Monday, February 13, 2017

the quotidian (2.13.17)

Quotidian: daily, usual or customary; 
everyday; ordinary; commonplace


Jelly drip.


The citrus trinity.


Gradually becoming a kitchen staple.


For after his shift: a late lunch.


Falafel feast.


From scratch: his very own chocolate peanut butter.


Tea (er, coffee) party for one.


Breakfast time, pun intended.


Sometimes I hide their books.


Spring is in the air, whoo-eeee!


Relationships, and the looks that go with them.


There's a horse on my porch. 

This same time, years previous: chocolate pudding, how we do things, the quotidian (2.13.12), the outrageous incident of the Sunday boots, life, interrupted (I wish), potato gnocchi, a meaty lesson, and mocha pudding cake.

6 comments:

  1. My family has a story of my great-grandparents living in a 3-room flat (with numerous children) on the Lower East Side, and the horse sticking his head in the kitchen window from the tiny yard outside and begging for snacks like a dog.

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  2. Love your very nice post!!! Beautiful and very YUMMY pictures:) especially the Falafel. It's my favorite!!! Thanks for sharing the fun.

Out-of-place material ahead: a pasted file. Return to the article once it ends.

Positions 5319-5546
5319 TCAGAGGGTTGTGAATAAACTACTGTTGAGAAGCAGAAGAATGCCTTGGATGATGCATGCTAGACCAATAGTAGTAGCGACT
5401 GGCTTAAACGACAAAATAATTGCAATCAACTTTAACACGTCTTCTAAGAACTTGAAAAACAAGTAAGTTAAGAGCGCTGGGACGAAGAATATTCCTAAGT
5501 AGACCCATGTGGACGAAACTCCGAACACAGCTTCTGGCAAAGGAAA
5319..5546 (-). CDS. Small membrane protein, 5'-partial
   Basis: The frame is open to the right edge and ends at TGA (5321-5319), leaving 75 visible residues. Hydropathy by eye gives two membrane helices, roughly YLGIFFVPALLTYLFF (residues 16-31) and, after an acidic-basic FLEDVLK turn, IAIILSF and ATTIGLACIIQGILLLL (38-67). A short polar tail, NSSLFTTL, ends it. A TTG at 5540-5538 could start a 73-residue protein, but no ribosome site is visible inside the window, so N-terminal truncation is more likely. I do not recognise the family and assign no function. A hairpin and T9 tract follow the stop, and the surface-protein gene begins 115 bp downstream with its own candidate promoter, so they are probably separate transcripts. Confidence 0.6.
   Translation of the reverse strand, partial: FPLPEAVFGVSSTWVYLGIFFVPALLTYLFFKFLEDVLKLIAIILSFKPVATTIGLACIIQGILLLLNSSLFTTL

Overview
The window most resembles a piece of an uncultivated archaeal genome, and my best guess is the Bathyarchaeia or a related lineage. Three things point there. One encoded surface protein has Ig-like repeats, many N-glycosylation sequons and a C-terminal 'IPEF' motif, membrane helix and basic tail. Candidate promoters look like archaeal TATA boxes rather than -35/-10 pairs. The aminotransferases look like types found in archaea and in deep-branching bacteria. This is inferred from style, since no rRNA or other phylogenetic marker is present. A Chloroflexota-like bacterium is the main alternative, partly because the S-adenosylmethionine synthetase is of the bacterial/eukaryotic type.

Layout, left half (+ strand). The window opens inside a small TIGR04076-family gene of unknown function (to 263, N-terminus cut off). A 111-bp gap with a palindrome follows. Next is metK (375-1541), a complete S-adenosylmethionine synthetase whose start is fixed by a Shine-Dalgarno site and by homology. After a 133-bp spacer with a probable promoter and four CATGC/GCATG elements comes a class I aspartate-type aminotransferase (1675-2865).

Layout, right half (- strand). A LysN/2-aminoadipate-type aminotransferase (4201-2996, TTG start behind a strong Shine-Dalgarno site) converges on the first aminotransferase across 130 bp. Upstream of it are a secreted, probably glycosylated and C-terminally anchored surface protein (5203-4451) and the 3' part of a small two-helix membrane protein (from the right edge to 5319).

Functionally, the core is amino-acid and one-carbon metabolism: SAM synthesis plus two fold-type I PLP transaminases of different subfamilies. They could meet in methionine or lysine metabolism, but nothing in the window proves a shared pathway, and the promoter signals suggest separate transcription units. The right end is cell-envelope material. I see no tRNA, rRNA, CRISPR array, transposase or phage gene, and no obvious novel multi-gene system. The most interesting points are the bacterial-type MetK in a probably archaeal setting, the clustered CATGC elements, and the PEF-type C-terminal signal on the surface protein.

Jessi

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  3. Cultural difference question: Do you normally eat closed (bread on bottom and top) sandwiches when at home? As shown in the "late lunch" photo.
    In Poland we only have those when we pack them to eat for lunch at school/work or for a trip. At home we only use one piece of bread. Which I think I've seen referred to as an open face(d) sandwich in English. And am now wondering if that's because a simple 'sandwich' normally consists of two pieces of bread.

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    Replies
    1. In my corner of the world:

      two pieces of bread = sandwich
      one piece of bread = open-faced sandwich

      Or we'll say "peanut butter and jelly bread" which means an open-faced sandwich.

      I like ANY kind of sandwich though---regardless of the number of slices of bread!

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  4. Do you have a good falafel recipe? Please share :)

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